It’s also not uncommon for research to be done by independent companies, with the rights then being sold on to pharma companies once efficacy has been determined – so you might find additional opportunities there.

Be broad with your job search – there are lots of research opportunities out there for chemical science graduates.

Development

Development roles might be a great fit for you if:

  • You have a BSc in a chemical science
  • You have hands-on lab experience
  • You have an understanding of GMPs (or are willing to learn about them)
  • You want to help bridge the gap between pure science and the product in a patient’s hand

Development is the phase after research where creation of a proven drug is moved from the lab to the manufacturing plant. There are specific challenges associated with this, and scientists play a key role in successfully scaling up the manufacturing process while maintaining product quality.

There are a diverse range of development opportunities available throughout the pharmaceutical industry. Specific roles will depend on the product being developed, and the stage of development. Development roles can be in-house with pharmaceutical companies, or as contract roles.

Entry into development roles with a BSc degree is common – but some roles might require additional experience to support this. Applicants with advanced degrees are also in demand here and will likely see a corresponding decrease in the amount of supporting experience required.

All jobs in development will require a sound understanding of Good Manufacturing Practices (GMPs) but pay attention because some adverts might only list this as “desired” rather than “essential”. There are also courses you can take to get that understanding, give your CV a boost, and jump ahead of the competition.

You will see some development roles that highlight a need for a degree in a specific scientific discipline but when we analysed industry job adverts, we found most roles had some flexibility around the specific subject. What appears to be more important is the particular skills you have, and your ability to bring an accredited science mindset to the role.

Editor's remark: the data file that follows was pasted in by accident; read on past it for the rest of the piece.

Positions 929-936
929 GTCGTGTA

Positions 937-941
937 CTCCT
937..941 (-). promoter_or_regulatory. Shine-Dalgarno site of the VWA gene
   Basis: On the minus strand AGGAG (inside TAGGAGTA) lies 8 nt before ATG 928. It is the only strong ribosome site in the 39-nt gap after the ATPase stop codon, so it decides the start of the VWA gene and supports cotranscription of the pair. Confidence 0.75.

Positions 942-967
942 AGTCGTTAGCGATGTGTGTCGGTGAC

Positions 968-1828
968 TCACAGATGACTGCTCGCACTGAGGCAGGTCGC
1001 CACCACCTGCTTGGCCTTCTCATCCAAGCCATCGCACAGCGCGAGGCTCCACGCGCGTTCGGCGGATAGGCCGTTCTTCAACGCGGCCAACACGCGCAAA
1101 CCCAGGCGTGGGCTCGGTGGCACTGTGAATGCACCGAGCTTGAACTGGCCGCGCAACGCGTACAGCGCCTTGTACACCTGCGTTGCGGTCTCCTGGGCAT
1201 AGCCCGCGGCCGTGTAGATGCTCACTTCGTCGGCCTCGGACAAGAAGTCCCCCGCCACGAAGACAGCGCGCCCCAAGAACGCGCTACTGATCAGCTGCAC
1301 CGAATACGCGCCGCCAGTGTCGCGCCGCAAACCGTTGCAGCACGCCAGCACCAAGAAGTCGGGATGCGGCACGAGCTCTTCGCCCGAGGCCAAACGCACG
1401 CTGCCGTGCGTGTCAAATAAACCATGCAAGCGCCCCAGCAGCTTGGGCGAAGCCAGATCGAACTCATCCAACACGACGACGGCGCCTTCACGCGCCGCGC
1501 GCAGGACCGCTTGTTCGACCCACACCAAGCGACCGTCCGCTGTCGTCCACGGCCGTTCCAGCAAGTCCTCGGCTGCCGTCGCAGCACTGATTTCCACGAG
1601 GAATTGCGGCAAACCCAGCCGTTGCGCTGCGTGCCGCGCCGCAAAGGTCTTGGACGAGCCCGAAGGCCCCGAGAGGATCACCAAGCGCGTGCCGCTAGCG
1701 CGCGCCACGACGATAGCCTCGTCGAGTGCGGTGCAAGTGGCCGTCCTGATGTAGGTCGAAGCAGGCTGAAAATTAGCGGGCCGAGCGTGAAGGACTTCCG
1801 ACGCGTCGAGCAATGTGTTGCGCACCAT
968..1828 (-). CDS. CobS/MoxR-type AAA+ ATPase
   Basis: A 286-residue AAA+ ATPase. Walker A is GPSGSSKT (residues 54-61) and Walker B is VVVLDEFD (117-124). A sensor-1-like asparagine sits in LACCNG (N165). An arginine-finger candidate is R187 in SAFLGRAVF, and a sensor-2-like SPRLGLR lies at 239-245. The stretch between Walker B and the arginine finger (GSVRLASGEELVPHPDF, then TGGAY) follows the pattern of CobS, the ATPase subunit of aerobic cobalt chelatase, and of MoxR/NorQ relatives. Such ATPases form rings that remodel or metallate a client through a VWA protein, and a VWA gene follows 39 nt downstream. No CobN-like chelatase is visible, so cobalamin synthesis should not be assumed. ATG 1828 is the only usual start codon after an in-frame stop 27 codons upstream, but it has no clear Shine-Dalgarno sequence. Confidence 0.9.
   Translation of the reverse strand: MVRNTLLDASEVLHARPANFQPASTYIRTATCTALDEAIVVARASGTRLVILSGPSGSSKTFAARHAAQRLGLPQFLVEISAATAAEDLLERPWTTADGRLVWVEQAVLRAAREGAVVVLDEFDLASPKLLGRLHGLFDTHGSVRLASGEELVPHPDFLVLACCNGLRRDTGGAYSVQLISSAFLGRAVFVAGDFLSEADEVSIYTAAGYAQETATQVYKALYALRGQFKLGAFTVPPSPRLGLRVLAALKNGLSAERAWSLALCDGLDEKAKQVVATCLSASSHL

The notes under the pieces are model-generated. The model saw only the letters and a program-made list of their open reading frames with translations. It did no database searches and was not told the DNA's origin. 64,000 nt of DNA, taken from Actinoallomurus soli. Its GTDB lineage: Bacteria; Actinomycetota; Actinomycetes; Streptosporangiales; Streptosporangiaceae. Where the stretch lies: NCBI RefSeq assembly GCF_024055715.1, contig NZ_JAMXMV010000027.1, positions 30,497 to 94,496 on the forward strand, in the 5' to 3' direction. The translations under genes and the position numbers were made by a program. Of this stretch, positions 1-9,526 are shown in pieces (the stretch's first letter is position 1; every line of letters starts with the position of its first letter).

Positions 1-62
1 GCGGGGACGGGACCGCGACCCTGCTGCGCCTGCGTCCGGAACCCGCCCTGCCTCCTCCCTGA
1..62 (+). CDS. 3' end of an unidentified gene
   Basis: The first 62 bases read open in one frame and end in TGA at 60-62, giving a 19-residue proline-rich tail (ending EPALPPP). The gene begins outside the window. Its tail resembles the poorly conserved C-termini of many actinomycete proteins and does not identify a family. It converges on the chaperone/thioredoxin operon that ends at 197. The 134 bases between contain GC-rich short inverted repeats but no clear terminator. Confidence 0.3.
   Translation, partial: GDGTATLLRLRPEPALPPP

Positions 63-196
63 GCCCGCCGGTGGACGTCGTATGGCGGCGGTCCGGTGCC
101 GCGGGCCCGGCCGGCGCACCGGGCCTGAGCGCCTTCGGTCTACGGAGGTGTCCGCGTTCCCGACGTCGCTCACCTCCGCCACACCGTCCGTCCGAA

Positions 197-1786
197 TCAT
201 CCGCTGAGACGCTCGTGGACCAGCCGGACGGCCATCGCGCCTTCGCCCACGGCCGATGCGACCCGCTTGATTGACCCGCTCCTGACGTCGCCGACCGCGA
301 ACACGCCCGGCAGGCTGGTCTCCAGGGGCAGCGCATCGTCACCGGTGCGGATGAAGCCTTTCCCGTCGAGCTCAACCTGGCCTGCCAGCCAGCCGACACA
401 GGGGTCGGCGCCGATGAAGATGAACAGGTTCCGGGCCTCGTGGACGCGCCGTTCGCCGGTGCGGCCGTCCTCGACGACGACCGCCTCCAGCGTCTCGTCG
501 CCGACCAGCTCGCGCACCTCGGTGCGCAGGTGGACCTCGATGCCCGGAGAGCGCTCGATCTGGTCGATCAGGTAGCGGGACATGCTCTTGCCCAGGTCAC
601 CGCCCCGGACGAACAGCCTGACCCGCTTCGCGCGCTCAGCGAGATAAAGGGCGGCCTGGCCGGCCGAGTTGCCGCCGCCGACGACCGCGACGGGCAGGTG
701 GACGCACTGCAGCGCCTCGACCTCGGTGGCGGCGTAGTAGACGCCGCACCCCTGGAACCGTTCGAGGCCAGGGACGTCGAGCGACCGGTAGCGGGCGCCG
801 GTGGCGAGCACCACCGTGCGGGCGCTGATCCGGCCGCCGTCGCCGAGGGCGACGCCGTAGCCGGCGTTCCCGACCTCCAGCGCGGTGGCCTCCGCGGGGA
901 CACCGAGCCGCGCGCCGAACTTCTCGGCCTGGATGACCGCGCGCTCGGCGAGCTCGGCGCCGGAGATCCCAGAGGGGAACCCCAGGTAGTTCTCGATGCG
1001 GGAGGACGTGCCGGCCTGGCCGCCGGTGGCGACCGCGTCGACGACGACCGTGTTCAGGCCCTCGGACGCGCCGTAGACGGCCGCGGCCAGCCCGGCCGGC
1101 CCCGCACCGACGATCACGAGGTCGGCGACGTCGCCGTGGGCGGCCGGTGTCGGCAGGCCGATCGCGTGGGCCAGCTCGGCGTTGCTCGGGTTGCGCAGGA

Manufacturing

Manufacturing roles might be a great fit for you if:

  • You have a BSc in a chemical science
  • You have hands-on lab experience
  • You have an understanding of GMPs (or are willing to learn about them)
  • You want to work in a multi-disciplinary team to produce medicinal products

Manufacturing is the ongoing production stage of the pharmaceutical industry. This is usually carried out by big teams in large manufacturing facilities. Ongoing product quality is key here and there are strict rules and regulations that need to be followed (including Good Manufacturing Practices – GMPs).

In most companies, the manufacturing process is carried out by operators and technicians, but scientific staff are required to support these individuals and the manufacturing process. In the case of very specialised products, scientific staff may take a more hands-on role in the routine manufacturing process.

Specific roles and opportunities will always depend on the product being produced. Manufacturing roles can be found in-house with pharmaceutical companies or with contract manufacturing companies.

Entry into manufacturing science roles with a BSc degree is common – but some roles might require some additional experience to support this. Applicants with advanced degrees are also in demand here and will likely see a corresponding decrease in the amount of supporting experience required.

All jobs in manufacturing will require a sound understanding of GMPs but pay attention because some adverts might only list this as “desired” rather than “essential”. There are also courses you can take to get that understanding, give your CV a boost, and jump ahead of the competition.